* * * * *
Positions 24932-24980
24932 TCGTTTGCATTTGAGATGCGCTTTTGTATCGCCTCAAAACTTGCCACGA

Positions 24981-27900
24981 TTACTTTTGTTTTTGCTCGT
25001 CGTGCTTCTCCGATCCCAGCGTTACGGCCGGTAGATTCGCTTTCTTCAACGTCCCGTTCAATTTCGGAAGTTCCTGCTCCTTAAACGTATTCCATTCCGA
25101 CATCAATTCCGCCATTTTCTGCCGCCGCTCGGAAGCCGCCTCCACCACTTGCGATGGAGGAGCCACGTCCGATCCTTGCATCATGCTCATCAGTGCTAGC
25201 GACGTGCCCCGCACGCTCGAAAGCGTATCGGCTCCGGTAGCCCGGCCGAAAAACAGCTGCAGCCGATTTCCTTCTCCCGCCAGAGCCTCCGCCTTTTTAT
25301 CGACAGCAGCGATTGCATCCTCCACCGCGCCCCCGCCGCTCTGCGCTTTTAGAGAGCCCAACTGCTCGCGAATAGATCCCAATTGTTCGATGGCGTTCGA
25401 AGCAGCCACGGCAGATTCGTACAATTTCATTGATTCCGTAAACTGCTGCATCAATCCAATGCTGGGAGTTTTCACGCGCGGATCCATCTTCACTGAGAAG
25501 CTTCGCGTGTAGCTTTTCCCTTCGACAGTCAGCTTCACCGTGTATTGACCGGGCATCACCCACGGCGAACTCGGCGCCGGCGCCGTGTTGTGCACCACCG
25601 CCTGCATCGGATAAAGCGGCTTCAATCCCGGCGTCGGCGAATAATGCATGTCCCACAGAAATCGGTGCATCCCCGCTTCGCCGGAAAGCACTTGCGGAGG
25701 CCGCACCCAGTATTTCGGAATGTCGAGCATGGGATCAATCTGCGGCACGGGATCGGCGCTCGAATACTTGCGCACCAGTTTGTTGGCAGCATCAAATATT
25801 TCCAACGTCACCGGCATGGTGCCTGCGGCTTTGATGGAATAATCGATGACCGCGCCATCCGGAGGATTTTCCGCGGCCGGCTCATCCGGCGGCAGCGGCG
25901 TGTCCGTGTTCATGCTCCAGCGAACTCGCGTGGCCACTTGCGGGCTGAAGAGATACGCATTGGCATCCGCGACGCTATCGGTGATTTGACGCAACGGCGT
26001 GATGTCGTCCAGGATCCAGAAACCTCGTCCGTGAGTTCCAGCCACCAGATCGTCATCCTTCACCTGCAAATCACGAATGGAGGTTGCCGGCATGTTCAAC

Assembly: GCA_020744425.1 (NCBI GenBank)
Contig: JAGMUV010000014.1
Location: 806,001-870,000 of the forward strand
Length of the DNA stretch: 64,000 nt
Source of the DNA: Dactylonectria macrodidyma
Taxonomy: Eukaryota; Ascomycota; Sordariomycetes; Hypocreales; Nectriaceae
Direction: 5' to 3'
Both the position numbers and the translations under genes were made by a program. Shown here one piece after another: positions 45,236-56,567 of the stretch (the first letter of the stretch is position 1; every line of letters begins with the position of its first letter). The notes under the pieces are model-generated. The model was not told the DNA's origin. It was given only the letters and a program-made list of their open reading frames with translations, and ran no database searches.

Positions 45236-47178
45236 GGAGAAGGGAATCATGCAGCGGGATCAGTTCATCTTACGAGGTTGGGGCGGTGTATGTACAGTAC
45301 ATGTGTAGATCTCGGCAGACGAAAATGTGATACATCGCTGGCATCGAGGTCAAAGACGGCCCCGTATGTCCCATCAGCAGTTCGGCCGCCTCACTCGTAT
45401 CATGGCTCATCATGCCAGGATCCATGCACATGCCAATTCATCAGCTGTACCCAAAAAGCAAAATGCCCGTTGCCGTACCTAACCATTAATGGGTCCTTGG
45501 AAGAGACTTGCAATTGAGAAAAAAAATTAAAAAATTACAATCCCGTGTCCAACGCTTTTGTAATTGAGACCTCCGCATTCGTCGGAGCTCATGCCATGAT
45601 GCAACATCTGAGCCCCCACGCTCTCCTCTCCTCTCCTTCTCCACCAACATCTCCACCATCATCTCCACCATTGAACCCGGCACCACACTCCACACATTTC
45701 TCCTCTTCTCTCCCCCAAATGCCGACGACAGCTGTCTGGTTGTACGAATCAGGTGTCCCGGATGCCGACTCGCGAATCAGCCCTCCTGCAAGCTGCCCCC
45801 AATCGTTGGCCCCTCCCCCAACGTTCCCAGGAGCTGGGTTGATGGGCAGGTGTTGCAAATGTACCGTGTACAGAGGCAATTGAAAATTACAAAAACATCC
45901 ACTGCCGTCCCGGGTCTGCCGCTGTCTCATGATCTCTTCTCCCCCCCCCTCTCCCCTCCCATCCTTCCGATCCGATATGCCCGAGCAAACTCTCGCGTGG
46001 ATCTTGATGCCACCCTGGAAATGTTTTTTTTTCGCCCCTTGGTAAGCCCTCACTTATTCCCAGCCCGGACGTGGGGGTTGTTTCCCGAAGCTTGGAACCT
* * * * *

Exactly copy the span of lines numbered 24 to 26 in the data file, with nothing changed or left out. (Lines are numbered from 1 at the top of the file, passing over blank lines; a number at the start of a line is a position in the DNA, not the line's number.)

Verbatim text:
Positions 45236-47178
45236 GGAGAAGGGAATCATGCAGCGGGATCAGTTCATCTTACGAGGTTGGGGCGGTGTATGTACAGTAC
45301 ATGTGTAGATCTCGGCAGACGAAAATGTGATACATCGCTGGCATCGAGGTCAAAGACGGCCCCGTATGTCCCATCAGCAGTTCGGCCGCCTCACTCGTAT